Capitol Beat – The Cost of Cashless Bail

Aaron Read and Randy Perry
Legislative Advocates
Aaron Read & Associates, LLC

June Rodgers’ son was shot 22 times on April 9, 2017. Just four days earlier, her son’s killer, Jules Black, a convicted felon who was arrested for illegally carrying a 9 mm pistol, was released from jail as a result of New Jersey’s Bail Reform and Speedy Trial Act. After a lengthy assessment screening developed by the Arnold Foundation, Black was not considered a threat to society or likely to commit another crime prior to his hearing on the possession charge. The prediction couldn’t have been more wrong, and it cost June’s son, Christian, his life.

Following in New Jersey’s footsteps, our state legislators are faced with the decision to reform the bail system in California. Like in New Jersey, the reform removes monetary bail and establishes an assessment tool to determine whether or not a criminal must remain detained until their court date or be released under their own recognizance. There is also talk about California using the same, and obviously flawed, Arnold Foundation pre-trial assessment tool. Although changes were made in the assessment within a few months after Rodgers’ death, we can’t help but ask ourselves, can one assessment truly determine whether or not a criminal will commit another crime if released without bail? Is that something a series of questions can legitimately predict?

California’s bail reform bill, SB 10, authored by Senator Robert Hertzberg (D-Van Nuys), passed through the Assembly Public Safety Committee on a 4–2 vote with one Assembly member abstaining. There were many concerns up for deliberation during the hearing, and one Assembly member set an expectation for Hertzberg, noting that he should clarify the bill moving forward to address the Committee’s concerns and consider his bill a work in progress.

PORAC remains strongly opposed to SB 10. PORAC leadership, along with the team at Aaron Read & Associates (ARA), continue to work with a coalition of law enforcement and crime victim groups to fight this dangerous bill. The author of the bill has not accepted the amendments that law enforcement has offered.

PORAC is opposed to SB 10 for the following reasons:

  • SB 10 retains probable release for significant crimes, including domestic violence and certain crimes involving human trafficking.
  • Although SB 10 allows the prosecution to make a motion seeking pretrial detention in limited felony cases, the timelines created by SB 10 make those hearings unrealistic and unspecified.
  • As currently written, SB 10 imposes unrealistic responsibilities and expectations on the pretrial services agencies that courts and district attorneys would rely on for information in making decisions. Police reports and investigations may be ongoing, and victims may still be undergoing medical treatment, sexual assault examinations and police interviews. We cannot expect victims still recovering from trauma to testify in contested hearings within hours of an incident. Without this relevant information, the court cannot make a reasonable verdict regarding public safety, the victim and the defendant.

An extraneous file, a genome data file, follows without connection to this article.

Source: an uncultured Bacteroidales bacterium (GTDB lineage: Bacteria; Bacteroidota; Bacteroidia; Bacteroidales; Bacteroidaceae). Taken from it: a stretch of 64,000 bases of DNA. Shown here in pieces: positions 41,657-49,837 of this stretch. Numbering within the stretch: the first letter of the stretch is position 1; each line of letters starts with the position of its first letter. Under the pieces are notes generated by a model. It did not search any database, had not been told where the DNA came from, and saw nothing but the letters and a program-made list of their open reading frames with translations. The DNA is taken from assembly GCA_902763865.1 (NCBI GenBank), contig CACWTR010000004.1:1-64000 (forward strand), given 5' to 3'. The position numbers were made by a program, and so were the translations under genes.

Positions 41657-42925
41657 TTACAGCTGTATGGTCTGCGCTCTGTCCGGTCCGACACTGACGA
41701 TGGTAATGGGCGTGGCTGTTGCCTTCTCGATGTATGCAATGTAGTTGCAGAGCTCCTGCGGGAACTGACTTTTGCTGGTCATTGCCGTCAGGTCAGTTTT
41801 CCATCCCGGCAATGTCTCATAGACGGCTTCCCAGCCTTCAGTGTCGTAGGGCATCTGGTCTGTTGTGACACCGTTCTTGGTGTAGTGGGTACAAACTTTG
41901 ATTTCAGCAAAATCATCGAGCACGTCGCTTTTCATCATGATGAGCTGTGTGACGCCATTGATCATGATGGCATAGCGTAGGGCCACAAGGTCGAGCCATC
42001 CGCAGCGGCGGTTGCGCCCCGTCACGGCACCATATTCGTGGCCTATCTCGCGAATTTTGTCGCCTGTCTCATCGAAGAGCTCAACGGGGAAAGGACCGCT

• Finally, we are concerned that the permissive structure for release under SB 10 will be insufficient to ensure that the accused return for their court date.

Strategy

On August 4, the PORAC Board voted to introduce a new bail reform bill written by Los Angeles County District Attorney Jackie Lacey. PORAC, along with the California District Attorneys Association, California Police Chiefs Association, Crime Victims United, and other law enforcement organizations are co-sponsoring this legislation, which works to reasonably reform our current bail system without jeopardizing the safety of communities. Earlier this year, Lacey put together a bail task force within her department in an effort to distinguish areas in our bail system where the assessment tool can be used, without eliminating monetary bail altogether. The information gathered was written into the bill. The language has been approved, and we are currently seeking a bill into which our new language can be amended.

PORAC understands that our bail system needs improvement. However, SB 10 fails to find a balance between the need for reform, public safety and the protection of victims. Our bill finds that balance without creating the overly burdensome, costly and complicated system proposed by SB 10.

New Jersey’s bail reform took effect this January, and we already have proof of its deadly implications. Today, June Rodgers is standing up against cashless bail in honor of her late son. With the assistance of Duane Chapman, also known as Dog the Bounty Hunter, the grieving mother has filed a lawsuit against New Jersey Governor Chris Christie, New Jersey Attorney General Chris Porrino and the Arnold Foundation.

Finally, one of the major supporters of New Jersey’s cashless bail program, Assembly Member Bob Andrzejczak, has officially written a letter of opposition to SB 10 in California. In it, he specifically states that he was also told that the new system would apply only to low-level offenders.